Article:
We’ve heard a lot of talk from the candidates about narrowing the race to a one-on-one contest where somebody can face off, and finally do away with, Donald Trump
At this point, denying Trump the nomination before the Republican convention in Cleveland will take some cooperation between the candidates. The best, and perhaps the only, scenario for the anti-Trump forces is to split their victories in the winner-take-all states (Rubio wins in Florida, Kasich wins in Ohio) to deny Trump the delegates. The best way to do that would be for Cruz and Kasich to stop campaigning in Florida, for example, boosting Rubio’s chances of defeating Trump there, and for Rubio and Cruz to do their best to help Kasich win in Ohio.
Essentially, all the candidates need to stay in to keep Trump out. This is especially true because the calendar is quickly becoming less favorable to Cruz, who has until now been the chief force starving Trump of victories and delegates. After the March 8, only a handful of states remain where the majority of Republican primary voters are comprised of Cruz’s core constituency, Evangelical Christians (North Carolina, Indiana, West Virginia, and maybe the Dakotas). So keeping the nomination out of Trump’s hands will require the presence of a candidate like Rubio or Kasich who plays better in regions where more moderate Republicans dominate.
Suffice it to say, the non-Trump candidates appear utterly unlikely to cooperate in this way. A senior Cruz aide told me earlier this week that Cruz was going to take a “real run” at Florida, aiming for an all-out victory, and, indeed, the campaign today opened ten field offices in the Sunshine State. The same aide also told me Cruz will play hard for Ohio. At the Conservative Political Action Conference on Friday, Cruz said he opposes a contested convention, telling the crowd, “If you want to beat Donald Trump, you beat Donald Trump with the voters.”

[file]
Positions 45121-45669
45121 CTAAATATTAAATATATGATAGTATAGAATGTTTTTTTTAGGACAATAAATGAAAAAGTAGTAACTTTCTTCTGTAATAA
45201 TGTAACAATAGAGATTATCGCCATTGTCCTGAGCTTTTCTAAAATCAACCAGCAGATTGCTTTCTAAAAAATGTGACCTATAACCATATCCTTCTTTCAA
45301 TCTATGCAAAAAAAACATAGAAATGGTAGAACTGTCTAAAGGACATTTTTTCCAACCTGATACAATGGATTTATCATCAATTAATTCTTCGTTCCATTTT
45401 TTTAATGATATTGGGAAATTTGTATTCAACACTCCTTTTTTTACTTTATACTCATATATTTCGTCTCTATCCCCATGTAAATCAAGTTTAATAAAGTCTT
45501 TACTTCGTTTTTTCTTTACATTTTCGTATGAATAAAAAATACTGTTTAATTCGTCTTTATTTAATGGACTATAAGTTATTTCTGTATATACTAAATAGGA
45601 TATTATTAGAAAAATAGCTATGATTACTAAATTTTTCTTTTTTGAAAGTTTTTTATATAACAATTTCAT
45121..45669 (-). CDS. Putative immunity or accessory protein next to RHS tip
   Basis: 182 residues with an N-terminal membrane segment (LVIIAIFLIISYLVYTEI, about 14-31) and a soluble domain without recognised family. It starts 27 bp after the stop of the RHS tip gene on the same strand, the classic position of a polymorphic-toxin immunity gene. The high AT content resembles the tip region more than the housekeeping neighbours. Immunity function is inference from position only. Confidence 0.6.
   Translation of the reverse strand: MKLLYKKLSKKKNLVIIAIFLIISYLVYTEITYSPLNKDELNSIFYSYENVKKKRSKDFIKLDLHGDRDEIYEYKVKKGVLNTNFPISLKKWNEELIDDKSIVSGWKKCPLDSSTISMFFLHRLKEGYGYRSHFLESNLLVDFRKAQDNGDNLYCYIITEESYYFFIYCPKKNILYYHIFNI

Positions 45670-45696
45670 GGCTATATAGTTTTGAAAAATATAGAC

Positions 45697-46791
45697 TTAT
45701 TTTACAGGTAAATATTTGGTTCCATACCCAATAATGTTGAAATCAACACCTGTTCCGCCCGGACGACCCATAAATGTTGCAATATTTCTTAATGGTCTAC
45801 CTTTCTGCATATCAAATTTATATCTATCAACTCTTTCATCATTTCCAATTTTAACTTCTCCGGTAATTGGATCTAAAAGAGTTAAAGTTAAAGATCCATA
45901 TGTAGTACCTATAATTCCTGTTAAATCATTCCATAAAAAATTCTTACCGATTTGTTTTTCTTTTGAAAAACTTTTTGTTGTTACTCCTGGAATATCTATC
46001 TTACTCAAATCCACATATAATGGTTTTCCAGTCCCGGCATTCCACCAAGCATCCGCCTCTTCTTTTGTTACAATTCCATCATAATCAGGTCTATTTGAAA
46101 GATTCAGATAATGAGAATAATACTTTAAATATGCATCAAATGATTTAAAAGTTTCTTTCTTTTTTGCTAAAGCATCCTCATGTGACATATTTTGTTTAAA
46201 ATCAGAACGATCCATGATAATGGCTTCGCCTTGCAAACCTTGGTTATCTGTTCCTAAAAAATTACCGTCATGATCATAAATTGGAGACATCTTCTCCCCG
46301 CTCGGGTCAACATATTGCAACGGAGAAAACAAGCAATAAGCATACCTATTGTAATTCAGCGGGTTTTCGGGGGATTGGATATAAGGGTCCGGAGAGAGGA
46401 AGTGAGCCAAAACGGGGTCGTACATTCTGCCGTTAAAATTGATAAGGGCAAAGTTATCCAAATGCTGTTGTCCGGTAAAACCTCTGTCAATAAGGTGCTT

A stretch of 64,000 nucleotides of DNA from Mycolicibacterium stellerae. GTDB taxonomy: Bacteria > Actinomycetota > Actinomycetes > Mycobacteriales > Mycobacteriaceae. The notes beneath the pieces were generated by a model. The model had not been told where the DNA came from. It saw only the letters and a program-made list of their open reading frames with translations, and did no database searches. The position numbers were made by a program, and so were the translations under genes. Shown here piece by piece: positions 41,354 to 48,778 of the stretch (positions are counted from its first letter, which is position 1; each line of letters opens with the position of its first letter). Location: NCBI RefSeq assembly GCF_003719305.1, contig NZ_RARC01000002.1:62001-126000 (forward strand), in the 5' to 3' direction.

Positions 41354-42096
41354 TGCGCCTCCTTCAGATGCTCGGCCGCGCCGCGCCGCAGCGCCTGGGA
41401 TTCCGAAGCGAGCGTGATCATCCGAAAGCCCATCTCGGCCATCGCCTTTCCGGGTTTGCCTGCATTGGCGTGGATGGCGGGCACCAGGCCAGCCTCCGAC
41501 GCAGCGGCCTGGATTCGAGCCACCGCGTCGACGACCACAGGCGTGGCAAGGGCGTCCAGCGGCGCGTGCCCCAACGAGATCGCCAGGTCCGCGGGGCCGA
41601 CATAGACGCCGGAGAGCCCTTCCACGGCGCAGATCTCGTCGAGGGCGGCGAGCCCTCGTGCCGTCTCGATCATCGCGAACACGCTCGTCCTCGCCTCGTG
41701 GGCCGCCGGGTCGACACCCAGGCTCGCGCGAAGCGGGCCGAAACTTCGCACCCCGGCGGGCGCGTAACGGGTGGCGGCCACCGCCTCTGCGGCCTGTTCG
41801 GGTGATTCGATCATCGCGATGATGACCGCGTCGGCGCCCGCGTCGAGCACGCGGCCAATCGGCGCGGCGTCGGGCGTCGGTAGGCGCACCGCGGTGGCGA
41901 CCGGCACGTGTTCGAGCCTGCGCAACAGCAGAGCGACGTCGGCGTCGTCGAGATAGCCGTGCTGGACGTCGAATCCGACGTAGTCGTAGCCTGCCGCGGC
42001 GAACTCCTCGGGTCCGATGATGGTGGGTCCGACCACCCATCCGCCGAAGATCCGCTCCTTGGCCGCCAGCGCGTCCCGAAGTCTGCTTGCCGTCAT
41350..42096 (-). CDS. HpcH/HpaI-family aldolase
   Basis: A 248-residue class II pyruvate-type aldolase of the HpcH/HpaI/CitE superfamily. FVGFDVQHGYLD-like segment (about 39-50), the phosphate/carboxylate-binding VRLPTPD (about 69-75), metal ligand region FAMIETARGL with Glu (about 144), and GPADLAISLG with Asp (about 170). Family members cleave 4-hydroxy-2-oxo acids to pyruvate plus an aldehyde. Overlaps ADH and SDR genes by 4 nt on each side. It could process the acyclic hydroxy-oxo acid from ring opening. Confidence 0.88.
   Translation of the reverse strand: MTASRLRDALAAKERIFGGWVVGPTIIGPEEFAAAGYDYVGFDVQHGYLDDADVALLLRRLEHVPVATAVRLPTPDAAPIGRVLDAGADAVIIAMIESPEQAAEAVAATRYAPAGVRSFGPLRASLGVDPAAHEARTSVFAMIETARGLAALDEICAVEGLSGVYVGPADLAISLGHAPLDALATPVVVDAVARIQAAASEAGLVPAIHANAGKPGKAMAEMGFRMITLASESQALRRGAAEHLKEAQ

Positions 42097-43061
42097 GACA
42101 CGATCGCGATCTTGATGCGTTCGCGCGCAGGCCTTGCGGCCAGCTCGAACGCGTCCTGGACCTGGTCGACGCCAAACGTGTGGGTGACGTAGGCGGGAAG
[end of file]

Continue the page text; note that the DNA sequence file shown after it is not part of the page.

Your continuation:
Rubio is also promising to run a 50-state campaign though, interestingly, he abruptly canceled events this week in Kentucky and Louisiana and focused its time instead on events in Florida and Puerto Rico. Nonetheless, he told Fox News on Thursday that “We are going to campaign in all 50 states and we are going to do whatever it takes to ensure that I am not only the nominee, but the Republican Party does not fall in the hands of someone like Donald Trump … Our plan is to get to the White House with 1237 delegates.”
If that’s the case — particularly given Cruz’s decision to campaign in Florida — it seems evermore likely that Trump becomes the Republican nominee.
Rich noted the delegate breakdown from NBC News’s First Reads, which laid out the scenarios below, assuming that the five contests held between tomorrow and next Friday shake out as the previous ten have:
On March 15, if Trump captures the winner-take-all races of both Florida (99 delegates) and Ohio (66 delegates) and wins 45 percent of the rest of the delegates on that day, the totals become:
In that case, Trump needs to win 50 percent of remaining delegates to get to the magic number of 1,237, which is more than doable with Rubio and Kasich likely dropping out after losing their home states.
But if, say, Trump wins Florida but loses Ohio to John Kasich, the numbers become:
In that case, Trump needs to win 57 percent of remaining delegates to get to 1,237 — still doable.
But if Rubio wins Florida and Kasich wins Ohio, the delegate totals are:
In that case, Trump still holds the delegate lead. But he needs to win 66 percent of remaining delegates to get to 1,237 — and that could be a hard climb.